Clinton has backed the use of "smart power" - employing a full range of economic, military, political and development tools in U.S. foreign policy - but many aid experts are questioning whether the U.S. Agency for International Development could lose clout under her plans. While Clinton has championed additional personnel for USAID, aid groups worry that the once-autonomous agency could be swallowed up in the State Department, with long-term development goals losing out to short-term political aims.
"Both President Obama and Secretary Clinton have said how important development is. Increasingly, it's a painful contrast between their rhetoric and the reality of having no leadership" at USAID, said Carol Lancaster, interim dean of the Walsh School of Foreign Service at Georgetown University, who served as deputy administrator of the aid agency under President Bill Clinton.
The Obama administration inherited a foreign aid system starved of civilian experts and burdened by a bewildering array of mandates. USAID's full-time staff shrank by 40 percent over the past two decades, but the assistance it oversees doubled, to $13.2 billion in 2008. The agency has a skeleton crew of technical experts, with four engineers for the entire world, Clinton noted recently. Increasingly, USAID has become a conduit for money flowing to contractors, who have limited supervision from the agency.
As USAID has weakened, foreign assistance programs have proliferated across government agencies, especially the military, causing duplication and confusion. Meanwhile, aid budgets have been saddled with presidential directives, "buy America" provisions and congressional earmarks that raise the cost of aid and reduce its effectiveness, development specialists say.
"In the USAID budget, every dollar has three purposes: help build an Air Force base, support the University of Mississippi, get some country to vote our way," said the Rev. David Beckmann, president of the aid group Bread for the World, describing the plethora of political claims attached to aid. The development program, he said, "is a mess."
6) Cracks in local support for Zelaya expulsion
Alexandra Olson, Associated Press, Wednesday, August 5, 2009 4:30 PM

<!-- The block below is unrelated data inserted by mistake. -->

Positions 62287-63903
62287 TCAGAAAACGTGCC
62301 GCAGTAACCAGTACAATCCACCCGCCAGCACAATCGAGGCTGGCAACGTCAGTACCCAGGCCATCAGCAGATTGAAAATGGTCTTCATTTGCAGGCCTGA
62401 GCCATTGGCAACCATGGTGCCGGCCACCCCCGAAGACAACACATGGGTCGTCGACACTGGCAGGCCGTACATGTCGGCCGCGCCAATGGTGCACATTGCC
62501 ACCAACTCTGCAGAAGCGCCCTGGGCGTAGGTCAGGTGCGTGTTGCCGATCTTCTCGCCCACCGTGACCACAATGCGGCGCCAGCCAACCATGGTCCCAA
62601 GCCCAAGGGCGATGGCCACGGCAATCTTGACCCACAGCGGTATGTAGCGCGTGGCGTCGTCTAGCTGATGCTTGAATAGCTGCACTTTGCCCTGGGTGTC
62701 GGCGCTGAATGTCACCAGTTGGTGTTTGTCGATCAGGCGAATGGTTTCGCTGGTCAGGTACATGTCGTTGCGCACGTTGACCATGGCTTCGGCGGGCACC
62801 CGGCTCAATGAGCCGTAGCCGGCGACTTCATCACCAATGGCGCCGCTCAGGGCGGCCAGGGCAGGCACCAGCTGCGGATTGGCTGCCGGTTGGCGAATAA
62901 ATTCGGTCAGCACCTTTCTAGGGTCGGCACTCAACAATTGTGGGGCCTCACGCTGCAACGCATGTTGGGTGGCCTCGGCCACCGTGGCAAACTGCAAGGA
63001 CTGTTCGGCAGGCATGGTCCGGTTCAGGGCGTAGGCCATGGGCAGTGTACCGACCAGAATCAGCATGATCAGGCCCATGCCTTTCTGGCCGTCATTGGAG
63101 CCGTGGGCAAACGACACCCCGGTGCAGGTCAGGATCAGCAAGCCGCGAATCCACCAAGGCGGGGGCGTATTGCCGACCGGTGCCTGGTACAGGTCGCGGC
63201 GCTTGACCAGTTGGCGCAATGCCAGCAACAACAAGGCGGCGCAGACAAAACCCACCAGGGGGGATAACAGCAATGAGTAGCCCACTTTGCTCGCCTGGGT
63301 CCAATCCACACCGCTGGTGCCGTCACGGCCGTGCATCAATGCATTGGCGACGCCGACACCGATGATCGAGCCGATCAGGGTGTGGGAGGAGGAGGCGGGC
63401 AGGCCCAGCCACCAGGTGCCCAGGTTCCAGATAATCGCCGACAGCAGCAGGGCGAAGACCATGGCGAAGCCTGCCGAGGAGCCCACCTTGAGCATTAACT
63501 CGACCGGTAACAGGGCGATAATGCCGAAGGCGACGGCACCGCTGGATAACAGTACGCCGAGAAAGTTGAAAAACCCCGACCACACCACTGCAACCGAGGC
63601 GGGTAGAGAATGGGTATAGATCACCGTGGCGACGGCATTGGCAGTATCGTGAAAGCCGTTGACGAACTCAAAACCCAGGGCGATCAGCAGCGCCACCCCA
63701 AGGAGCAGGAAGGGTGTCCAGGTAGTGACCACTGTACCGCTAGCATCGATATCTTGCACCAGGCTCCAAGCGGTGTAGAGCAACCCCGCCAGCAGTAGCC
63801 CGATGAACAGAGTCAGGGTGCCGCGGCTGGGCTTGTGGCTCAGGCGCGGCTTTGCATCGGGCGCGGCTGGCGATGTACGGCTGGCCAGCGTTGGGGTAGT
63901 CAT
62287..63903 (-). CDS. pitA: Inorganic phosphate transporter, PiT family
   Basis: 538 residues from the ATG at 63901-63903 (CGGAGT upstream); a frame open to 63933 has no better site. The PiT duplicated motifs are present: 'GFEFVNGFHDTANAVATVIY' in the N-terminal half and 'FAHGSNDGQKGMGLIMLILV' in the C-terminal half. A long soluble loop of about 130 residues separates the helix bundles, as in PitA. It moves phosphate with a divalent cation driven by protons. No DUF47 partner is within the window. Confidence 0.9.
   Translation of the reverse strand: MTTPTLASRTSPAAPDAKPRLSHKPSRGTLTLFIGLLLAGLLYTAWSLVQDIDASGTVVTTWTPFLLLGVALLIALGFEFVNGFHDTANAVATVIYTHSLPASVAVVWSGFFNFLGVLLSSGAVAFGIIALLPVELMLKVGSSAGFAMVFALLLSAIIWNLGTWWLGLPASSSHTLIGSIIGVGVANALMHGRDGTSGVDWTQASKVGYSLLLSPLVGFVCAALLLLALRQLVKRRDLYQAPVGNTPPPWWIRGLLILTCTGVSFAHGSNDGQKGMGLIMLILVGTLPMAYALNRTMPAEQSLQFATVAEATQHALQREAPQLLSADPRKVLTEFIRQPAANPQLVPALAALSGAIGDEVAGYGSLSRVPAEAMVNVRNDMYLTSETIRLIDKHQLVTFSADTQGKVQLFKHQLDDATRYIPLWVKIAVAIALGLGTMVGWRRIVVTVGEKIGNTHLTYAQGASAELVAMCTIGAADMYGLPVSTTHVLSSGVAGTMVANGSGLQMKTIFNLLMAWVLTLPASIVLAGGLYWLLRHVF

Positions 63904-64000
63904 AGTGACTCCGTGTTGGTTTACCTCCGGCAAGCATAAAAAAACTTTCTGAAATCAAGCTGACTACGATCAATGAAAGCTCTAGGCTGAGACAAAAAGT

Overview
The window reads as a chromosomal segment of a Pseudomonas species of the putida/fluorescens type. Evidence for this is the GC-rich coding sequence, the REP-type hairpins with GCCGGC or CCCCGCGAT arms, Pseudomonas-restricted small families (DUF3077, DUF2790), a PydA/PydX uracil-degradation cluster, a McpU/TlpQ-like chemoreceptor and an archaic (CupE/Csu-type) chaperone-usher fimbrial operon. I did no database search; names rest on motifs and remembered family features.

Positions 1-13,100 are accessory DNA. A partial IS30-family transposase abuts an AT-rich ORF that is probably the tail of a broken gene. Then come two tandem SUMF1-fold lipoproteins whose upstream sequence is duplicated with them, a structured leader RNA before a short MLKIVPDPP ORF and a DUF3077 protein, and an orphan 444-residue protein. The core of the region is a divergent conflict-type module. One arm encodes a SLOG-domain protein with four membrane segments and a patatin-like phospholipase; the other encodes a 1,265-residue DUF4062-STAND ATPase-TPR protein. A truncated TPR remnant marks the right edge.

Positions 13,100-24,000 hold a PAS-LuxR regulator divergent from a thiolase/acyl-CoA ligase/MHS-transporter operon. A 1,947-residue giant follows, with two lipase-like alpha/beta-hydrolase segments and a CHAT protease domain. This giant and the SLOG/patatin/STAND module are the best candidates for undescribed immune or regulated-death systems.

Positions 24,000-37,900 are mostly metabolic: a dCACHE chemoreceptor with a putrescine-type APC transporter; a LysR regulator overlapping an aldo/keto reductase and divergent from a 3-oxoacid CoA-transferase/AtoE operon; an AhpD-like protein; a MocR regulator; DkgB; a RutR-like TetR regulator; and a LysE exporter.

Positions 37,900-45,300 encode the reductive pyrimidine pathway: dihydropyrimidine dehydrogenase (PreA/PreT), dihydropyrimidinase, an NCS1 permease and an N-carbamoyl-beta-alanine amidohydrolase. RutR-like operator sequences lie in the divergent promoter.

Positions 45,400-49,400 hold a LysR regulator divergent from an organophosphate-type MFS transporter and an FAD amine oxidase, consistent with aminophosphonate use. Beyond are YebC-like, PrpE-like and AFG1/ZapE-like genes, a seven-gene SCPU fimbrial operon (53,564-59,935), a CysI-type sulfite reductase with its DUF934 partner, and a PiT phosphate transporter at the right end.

Tegucigalpa, Honduras - A leading candidate for Honduras' presidency distanced himself Wednesday from the overthrow of Manuel Zelaya and said sending him abroad was a mistake, while clashes broke out between police and supporters of the ousted president.
The comments by Elvin Santos add to cracks in the once-solid backing among the country's power structure for the June 28 removal of Zelaya, though officials so far have rejected international demands to let him return to the presidency.
"I will go to all corners of the country to explain that I was in no way a part of the events of June 28," Santos said on Channel 5's "Face to Face" show. "The huge mistake was taking him (Zelaya) out of the country and leaving him defenseless," said Santos, whose Liberal Party includes both Zelaya and the man who replaced him, Roberto Micheletti.
Zelaya's terms ends Jan. 27, and he is constitutionally barred from seeking re-election. Opponents say he was trying to abolish term limits when he repeatedly ignored court orders to drop plans for a referendum on changing the constitution, an initiative that led to his ouster. Zelaya denies that was his intention.
Even the generals who hustled Zelaya out of the country are now taking pains to defend their action with a televised appearance that suggests they fear being made scapegoats if the ousted leader returns due to overwhelming international pressure.
The armed forces chief, Gen. Romeo Vasquez, even suggested the military would not stand in the way if Zelaya returns to power under a plan proposed by Costa Rican President Oscar Arias. "The military will respect whatever solution is reached under the mediation of President Oscar Arias," he said.
7) On TV, Honduran Generals Explain Their Role in Coup
Ginger Thompson, New York Times, August 5, 2009
Tegucigalpa, Honduras - For the past month, a steady drumbeat of government images on the airwaves and on front pages has tried to convey to Hondurans that this country has not experienced a military coup. On Tuesday, however, television viewers could have been forgiven for thinking that is exactly what had happened.
The five generals at the head of the Honduran armed forces made a rare appearance on national television to explain their role in the ouster in late June of President Manuel Zelaya, and to respond to charges that they acted in defense of the country's elite.
In language that often veered into confessional, they repeated that they did not act to take sides in the political fight that had polarized the country, but out of obedience to the law. And they said they were confident that history would judge them as patriots for their actions.
The more they spoke, however, the more they showed how concerned they were that their image had been damaged by their actions, and the clearer it became that they continued to play a leading role in Honduran politics, nearly three decades since the end of military rule.